Industrial remains tight Developers say the industrial market in Omaha remains tight but expanding.
"The city is searching for areas where industrial and light warehouse and office flex space can be built," says Noddle, "and the reason is we have companies in Omaha that are growing."
Noddle says there is a lot of demand for industrial warehouse office flex space in the 5,000 to 50,000 sq. ft. range.
The biggest recent development has been the 400,000 sq. ft. project of Lucent Technology at 120th and I streets.
"The rents for new industrial space are running $4.25 to $5.25 a sq. ft.," Neary says, "but the interesting thing is that good existing space rents for 50% to 75% of that, about $2.25 or $3."
Neary says land prices have gone from $1.60 or $1.75 to $2.25 over the last few years. Part of the cost increases is a trickle down from the news about FDR and Union Pacific expansion.
"The Omaha office market is sizzling," says Noddle. "The amount of new development is phenomenal."
As an example, the 80-acre First National Business Park at 144th and West Dodge Road, begun barely a year ago, has its last commitment, Noddle says. The park includes a 250,000 sq. ft. building that will be finished and occupied by the end of 1998, the Empire Fire and Marine Insurance building of 135,000 sq. ft., a third building of 70,000 sq. ft. by Noddle Development that is two-thirds committed before construction begins, and a 65,000 sq. ft. building by Ron Cizek.
But the big news is the First National project downtown, which takes up about half of the 32 square blocks in the development area and relocates 48 businesses. Because the area has been labeled blighted and substandard by the city, all developments in the area could qualify for tax increment financing and stand to have cooperation from the city.
The development includes a $9.4 million data and operations building for First National and a 225,000 sq. ft. First National office tower at a cost of $35.6 million. The World-Herald plans to build a new facility.
Omaha office developments are also hitting locations of longtime office hotbeds.
The Exec Centre office building is under construction on a 4.5-acre site southwest of 90th Street and Western Avenue by developer, owner and manager Wiesman Development Corp.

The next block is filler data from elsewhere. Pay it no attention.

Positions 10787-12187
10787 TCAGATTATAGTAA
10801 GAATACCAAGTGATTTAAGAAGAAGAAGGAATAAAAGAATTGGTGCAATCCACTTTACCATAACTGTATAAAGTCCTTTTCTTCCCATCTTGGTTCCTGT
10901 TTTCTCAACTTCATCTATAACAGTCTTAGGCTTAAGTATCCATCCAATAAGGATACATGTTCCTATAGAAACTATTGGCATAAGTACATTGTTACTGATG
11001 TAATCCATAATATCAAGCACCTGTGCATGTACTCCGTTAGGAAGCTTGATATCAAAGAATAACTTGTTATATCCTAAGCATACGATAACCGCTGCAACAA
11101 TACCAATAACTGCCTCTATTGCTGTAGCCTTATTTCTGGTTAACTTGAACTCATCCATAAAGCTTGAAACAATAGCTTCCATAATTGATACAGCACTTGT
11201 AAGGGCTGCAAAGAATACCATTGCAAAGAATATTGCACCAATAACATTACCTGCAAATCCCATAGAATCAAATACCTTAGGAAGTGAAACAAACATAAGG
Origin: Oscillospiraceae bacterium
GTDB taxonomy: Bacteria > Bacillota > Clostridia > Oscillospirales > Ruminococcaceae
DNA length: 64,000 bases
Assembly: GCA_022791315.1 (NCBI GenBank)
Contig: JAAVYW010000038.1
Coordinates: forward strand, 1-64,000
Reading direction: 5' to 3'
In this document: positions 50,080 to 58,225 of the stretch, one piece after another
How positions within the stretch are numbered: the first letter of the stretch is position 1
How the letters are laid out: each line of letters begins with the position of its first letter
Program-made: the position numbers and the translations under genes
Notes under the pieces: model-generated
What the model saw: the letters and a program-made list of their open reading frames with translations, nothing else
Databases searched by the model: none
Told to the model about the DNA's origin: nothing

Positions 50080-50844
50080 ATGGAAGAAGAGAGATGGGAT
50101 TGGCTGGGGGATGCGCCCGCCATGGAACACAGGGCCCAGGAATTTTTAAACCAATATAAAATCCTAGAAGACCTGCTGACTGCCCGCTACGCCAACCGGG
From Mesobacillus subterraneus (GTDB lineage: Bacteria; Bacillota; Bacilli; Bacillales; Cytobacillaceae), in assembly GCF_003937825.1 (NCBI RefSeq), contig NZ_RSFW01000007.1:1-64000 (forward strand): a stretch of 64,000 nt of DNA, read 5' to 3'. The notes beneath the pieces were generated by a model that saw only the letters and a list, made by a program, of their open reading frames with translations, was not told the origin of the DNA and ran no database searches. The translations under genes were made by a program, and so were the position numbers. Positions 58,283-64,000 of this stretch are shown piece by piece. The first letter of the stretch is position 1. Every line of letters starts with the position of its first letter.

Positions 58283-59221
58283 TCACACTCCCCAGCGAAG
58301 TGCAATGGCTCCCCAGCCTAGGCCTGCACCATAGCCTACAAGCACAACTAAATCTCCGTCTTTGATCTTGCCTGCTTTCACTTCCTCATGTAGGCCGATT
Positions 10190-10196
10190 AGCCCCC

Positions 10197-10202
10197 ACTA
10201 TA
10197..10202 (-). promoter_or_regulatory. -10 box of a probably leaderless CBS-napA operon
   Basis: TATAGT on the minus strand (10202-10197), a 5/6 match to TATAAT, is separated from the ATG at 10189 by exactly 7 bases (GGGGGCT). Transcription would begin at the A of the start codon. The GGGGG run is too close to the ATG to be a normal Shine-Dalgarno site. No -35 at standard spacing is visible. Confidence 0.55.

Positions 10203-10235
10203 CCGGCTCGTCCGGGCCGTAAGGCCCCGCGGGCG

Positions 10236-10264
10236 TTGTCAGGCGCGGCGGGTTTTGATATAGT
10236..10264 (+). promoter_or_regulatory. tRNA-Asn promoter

The 85,000 sq. ft. project is one of the few not constructed only for owner-occupants, say real estate analysts. Wiesman purchased the vacant site as part of a package deal in 1993, then waited until the market was ready for such an office building. Ninety-five percent of the space has been leased with the remainder expected to be locked up by the building's late summer opening.
Ben Wiesman says Omaha's office market should be leveling off in about two years.
Many West Omaha rents are over $20 a sq. ft., according to Neary. "Many of those buildings that are renting for $21 were renting for $17 just a few years ago," he says.
Strip centers dominate retail The retail trend in the continuing hot northwest sector of Omaha is for strip malls without high-volume, big-ticket retailers.
The 35,000 sq. ft. shopping mall south of 132nd Street and West Maple Road has no major anchor, representing the changing nature of many Midlands strip centers.
An increasing number of these strip centers are becoming "mixed-use" plazas.
A 25,000 sq. ft. Eagle Run Square is under construction near 129th Street and West Maple Road. Developer Dan Malone, president of Investment Property Resources, says the second phase of the $4.5 million project includes a 15,000 sq. ft. retail building.
Overland Park, Kans., developers Michael Hardy and Jeffrey Peterson have proposed a 64-acre shopping center that would feature three major retail stores and a 16-screen movie theater.
The proposed Kennedy Center would be at the Chandler Road exit off the freeway. It would have 450,000 sq. ft. of commercial space.
It was the second large shopping development proposed in Bellevue this year. Already approved is the $34 million, 50-acre Twin Creek Shopping Center.
Jim Maenner says all major shopping centers in Omaha are virtually full. "We are able to get adequate bumps in the rent," Maenner says.
Dennis Gethmann says tenants of Mid-America Realty's neighborhood shopping centers in Omaha are experiencing 4% to 6% increases in sales.
Just when it seemed that the hotel development in the metropolitan area of Omaha might have run its course, with the opening of John Hammons' Embassy Suites on 10th Street and the proliferation of casino hotels across the river in Council Bluffs, along comes Marriott to earmark $17 million for another hotel in east Omaha. It will renovate two buildings into a 175-room hotel on a city block bounded by Dodge, Ninth, Douglas and 10th streets, between entrance and exit ramps to Interstate 480.
Bill Hord writes for the Omaha World Herald from its Lincoln bureau.